Leaked TPP IP Chapter Would Lead To Much Greater Online Surveillance… Because Hollywood Still Hates The Internet
from the shameful dept
We already wrote a big piece about the latest leaked copy of the Trans Pacific Partnership (TPP) agreement text. However, there were a few additional areas in the leaked text that deserve further scrutiny, so we’ll be having a few more posts. One significant concern is how the TPP is likely to lead to much greater surveillance by ISPs on your online surfing habits — all in the name of “copyright” of course:
Draft rules under negotiation would impose on Internet service providers a legal obligation to fight against online copyright infringement. This obligation is embodied in several provisions, which would require, for example, ISPs to communicate to their users any supposed infringement committed through their accounts, take down from the Internet information that supposedly infringes on copyright, and collect information that allows identification of users that supposedly have infringed the law.
While the text of the actual agreement sounds like it’s just internationalizing the DMCA (already problematic), it’s actually worse. Subtle language choices make a big, big difference.
First, the TPP includes provisions that would extend spying obligations not only to entities that provide Internet services, but to ?any person,? thus, not only Internet-related companies would be required to enforce the law, but ?any person,? whether human or otherwise. Rights holders would likely interpret this obligation as applying to the manager of a free-wifi zone at Starbucks or your favorite neighborhood cafe, to public libraries and schools, as well as to that neighbor of yours who shares her wifi by keeping it accessible and open.
Second, TPP provisions do not seem to limit this spying to the Internet. Instead they refer to online providers, which may extend the scope of the law to other digital networks, such as intranets and private networks. What does this mean? It means that not only ISPs would be spying on you by collecting user data to protect Hollywood?s copyrights, but also other providers of online services, like the private network you use at your workplace, at your university, or even at your kid?s school, even if those networks do not provide actual access to or from the Internet.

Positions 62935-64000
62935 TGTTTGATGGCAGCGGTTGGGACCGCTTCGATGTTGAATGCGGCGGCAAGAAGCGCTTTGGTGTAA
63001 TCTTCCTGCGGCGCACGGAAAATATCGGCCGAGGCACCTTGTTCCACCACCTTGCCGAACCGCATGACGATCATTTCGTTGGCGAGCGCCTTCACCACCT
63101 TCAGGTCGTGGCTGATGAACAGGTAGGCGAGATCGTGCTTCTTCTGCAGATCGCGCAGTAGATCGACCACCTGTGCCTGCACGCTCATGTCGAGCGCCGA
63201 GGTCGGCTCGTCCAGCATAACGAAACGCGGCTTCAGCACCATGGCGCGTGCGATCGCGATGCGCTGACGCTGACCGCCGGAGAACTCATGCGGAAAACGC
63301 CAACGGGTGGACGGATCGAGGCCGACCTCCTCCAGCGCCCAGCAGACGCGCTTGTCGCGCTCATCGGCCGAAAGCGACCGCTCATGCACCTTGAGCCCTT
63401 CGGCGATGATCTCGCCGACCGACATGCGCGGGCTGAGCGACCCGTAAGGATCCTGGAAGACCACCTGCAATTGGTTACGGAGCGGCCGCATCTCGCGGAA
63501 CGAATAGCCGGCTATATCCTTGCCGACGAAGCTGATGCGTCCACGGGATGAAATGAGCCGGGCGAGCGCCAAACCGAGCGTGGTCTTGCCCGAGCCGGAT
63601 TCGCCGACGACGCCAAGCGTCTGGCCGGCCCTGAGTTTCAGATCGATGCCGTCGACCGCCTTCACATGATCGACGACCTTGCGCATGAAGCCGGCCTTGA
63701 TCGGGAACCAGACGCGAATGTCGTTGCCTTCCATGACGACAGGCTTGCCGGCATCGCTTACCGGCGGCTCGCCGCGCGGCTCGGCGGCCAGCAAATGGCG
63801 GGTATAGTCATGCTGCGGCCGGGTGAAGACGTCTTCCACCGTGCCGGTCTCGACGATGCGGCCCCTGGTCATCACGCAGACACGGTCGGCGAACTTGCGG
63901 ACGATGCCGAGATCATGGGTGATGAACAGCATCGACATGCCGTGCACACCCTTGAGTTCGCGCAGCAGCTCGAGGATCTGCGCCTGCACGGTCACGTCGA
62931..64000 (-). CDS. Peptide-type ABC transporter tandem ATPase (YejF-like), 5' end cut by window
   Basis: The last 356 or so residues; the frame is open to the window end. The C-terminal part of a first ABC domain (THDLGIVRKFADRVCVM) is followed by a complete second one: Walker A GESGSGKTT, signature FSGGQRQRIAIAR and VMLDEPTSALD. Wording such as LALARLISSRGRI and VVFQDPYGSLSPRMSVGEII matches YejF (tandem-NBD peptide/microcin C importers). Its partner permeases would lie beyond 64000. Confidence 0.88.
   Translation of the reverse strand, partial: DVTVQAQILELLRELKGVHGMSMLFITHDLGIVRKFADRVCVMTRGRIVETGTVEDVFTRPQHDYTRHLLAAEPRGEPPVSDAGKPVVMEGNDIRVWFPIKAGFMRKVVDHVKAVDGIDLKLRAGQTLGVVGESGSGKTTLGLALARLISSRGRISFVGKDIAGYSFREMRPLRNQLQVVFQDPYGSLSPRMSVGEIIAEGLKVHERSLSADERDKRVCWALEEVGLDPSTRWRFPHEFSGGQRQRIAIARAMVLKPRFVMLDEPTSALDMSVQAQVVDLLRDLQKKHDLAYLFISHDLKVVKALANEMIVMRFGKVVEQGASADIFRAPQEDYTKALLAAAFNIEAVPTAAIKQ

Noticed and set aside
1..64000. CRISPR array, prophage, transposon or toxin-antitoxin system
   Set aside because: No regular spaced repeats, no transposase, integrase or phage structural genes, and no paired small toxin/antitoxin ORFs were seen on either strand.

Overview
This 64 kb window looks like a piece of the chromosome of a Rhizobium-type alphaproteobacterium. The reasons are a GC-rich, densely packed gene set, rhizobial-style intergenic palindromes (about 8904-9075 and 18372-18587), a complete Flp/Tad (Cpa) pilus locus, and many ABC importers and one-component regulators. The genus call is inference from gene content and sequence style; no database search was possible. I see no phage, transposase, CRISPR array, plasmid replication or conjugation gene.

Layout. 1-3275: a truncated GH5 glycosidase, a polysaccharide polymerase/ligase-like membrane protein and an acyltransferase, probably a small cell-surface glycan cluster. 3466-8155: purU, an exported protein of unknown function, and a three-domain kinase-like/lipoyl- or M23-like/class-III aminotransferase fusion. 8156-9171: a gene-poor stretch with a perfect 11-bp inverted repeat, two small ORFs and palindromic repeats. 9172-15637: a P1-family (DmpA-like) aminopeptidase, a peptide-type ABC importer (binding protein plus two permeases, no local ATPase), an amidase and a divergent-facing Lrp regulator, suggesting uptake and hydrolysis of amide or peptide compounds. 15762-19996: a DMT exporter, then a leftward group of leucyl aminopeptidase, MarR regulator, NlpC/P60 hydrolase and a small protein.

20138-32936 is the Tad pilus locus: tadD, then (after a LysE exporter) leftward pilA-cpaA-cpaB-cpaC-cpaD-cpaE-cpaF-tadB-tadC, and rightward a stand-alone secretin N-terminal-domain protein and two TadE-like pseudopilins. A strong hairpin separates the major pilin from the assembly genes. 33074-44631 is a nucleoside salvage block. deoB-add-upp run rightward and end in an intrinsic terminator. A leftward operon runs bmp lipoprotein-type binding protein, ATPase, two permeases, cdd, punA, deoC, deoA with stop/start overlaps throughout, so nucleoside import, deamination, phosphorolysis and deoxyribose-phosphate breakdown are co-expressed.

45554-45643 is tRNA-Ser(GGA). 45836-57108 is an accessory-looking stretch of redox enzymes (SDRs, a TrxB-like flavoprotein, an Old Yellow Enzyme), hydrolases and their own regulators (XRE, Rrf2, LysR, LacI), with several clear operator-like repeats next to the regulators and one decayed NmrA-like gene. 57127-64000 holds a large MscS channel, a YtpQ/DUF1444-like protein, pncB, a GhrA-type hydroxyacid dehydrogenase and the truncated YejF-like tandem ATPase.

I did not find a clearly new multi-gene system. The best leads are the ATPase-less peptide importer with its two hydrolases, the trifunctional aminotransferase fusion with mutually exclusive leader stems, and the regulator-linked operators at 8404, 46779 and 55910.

Although the TPP states that Internet service providers would not be required by law to ?monitor? users, it encourages this practice. Therefore, the TPP would leave open the door for private agreements between copyright holders (such as the Recording Industry Association of America and the Motion Picture Association of America) and Internet companies for enforcing the law against Internet users (for example, see the Center for Copyright Information). This raises concerns about powerful content industry players working together to promote abusive practices to enforce their interests against supposed infringers, since, in order to prevent any liability, online service providers may collaborate with rights holders to enforce copyrights beyond what is required by the law.
It’s that last part that is the most troubling. Over the last few years, after Hollywood lost the SOPA fight and realized that legislation was more difficult, it’s now seeking these so-called “voluntary” agreements — even when they’re really done by the government with the threat of regulations if an agreement isn’t reached. These kinds of campaigns are hardly “voluntary” in reality, and are generally designed to get Hollywood everything it wants without having to through any sort of democratic process. Kind of like trade agreements.
Is it any wonder why the USTR has been so adamant about keeping the details of this agreement a secret?